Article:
In our upcoming October issue of Pharmaceutical Manufacturing, we'll be taking a look at some of the critical workforce training issues that drug manufacturers are facing today. As part of my research, I spoke today with Steve Sawin, president of Operon Resource Management, a firm which helps drug and device manufacturers train and manage their workers, and in particular their contingent workforces. Steve and I discussed many of the challenges of hiring and keeping contingent or part-time workers (getting them up to speed as quickly as possible, documenting their skills and training, and so on). Almost as an afterthought, I asked him whether drug and device manufacturers were still having difficulty finding enough qualified factory workers (part- or full-time), despite the current high unemployment rates and the wealth of available labor around the U.S.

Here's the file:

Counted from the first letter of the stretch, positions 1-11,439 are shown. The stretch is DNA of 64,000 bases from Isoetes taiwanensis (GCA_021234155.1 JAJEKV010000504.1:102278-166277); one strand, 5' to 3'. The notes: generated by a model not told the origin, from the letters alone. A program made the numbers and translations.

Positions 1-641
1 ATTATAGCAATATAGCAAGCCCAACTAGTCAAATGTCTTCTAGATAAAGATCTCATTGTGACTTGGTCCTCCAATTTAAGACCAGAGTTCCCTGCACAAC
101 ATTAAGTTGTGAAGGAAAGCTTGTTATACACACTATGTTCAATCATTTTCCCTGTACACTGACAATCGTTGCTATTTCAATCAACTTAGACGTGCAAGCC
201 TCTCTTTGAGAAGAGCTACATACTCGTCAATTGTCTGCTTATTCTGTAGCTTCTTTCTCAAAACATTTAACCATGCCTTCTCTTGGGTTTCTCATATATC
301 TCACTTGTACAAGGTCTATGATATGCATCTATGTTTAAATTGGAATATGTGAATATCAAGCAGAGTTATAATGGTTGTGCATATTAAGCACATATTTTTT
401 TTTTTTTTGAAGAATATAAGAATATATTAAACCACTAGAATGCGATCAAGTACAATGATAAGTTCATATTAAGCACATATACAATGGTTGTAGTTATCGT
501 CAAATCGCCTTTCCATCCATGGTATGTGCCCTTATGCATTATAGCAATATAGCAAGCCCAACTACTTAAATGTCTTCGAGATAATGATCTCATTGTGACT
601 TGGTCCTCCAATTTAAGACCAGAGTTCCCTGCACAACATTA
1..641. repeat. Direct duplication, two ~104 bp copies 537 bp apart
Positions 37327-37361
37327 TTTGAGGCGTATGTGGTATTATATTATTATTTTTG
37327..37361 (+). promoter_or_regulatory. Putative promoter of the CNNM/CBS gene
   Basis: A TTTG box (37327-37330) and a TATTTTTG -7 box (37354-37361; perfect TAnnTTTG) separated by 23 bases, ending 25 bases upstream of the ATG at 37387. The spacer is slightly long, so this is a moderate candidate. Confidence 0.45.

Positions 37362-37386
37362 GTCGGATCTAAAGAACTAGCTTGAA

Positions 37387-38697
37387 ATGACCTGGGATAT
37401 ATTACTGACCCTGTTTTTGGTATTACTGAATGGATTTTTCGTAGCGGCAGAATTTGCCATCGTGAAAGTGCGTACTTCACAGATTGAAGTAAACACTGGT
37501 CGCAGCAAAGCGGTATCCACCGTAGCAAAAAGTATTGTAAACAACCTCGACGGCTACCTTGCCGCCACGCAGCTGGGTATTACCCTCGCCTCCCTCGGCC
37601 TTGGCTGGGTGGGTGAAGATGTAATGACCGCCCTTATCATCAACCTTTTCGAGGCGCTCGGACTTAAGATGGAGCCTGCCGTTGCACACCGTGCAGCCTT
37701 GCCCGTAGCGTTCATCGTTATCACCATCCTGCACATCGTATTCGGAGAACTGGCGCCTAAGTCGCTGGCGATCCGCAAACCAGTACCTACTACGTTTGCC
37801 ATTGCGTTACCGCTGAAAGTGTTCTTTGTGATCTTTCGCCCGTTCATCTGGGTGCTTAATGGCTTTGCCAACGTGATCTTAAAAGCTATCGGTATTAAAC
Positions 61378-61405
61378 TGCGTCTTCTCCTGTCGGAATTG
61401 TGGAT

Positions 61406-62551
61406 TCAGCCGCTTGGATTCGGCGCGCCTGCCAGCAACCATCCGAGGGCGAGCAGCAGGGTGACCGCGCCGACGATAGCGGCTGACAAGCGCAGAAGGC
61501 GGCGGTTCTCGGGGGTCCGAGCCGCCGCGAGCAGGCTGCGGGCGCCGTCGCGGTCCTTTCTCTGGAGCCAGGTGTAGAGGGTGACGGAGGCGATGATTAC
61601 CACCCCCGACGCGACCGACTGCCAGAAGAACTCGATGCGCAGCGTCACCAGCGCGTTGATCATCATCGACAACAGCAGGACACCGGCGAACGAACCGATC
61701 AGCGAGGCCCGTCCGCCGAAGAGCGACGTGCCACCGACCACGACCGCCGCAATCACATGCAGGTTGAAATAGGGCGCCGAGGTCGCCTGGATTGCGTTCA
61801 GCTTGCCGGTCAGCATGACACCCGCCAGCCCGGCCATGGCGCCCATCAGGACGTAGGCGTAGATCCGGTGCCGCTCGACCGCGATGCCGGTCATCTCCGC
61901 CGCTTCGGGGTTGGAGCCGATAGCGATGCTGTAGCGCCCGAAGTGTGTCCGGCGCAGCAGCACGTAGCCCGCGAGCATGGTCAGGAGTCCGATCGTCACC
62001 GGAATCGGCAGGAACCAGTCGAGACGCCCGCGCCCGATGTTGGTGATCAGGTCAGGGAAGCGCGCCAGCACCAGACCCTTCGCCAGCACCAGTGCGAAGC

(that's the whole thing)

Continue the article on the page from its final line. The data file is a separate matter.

Yes, he said. But one of the main reasons for this difficulty is something I did not anticipate: a poor work ethic on the part of potential hires. "What we're hearing from many clients is that there are many candidates who simply lack a reasonably good attitude and work ethic," he said. "That's troubling to me, because these are qualities that are developed in a home environment." In other words, work ethic is not something that can be taught or trained. (Or can it? I'd be open to hearing your ideas.)
Sawin called my attention to a study that was recently conducted by New Hampshire's Merrimack Valley Workforce Investment Board, which polled manufacturers from various industries about their challenges in recruiting new workers. Below is a graphic that reveals that, while experience, language, etc. continue to be issues, "employability" and poor work ethic may be the biggest issues of all.
Each generation seems to say, "these kids today really don't get it." But as far as manufacturers' needs are concerned, is this now more true than ever?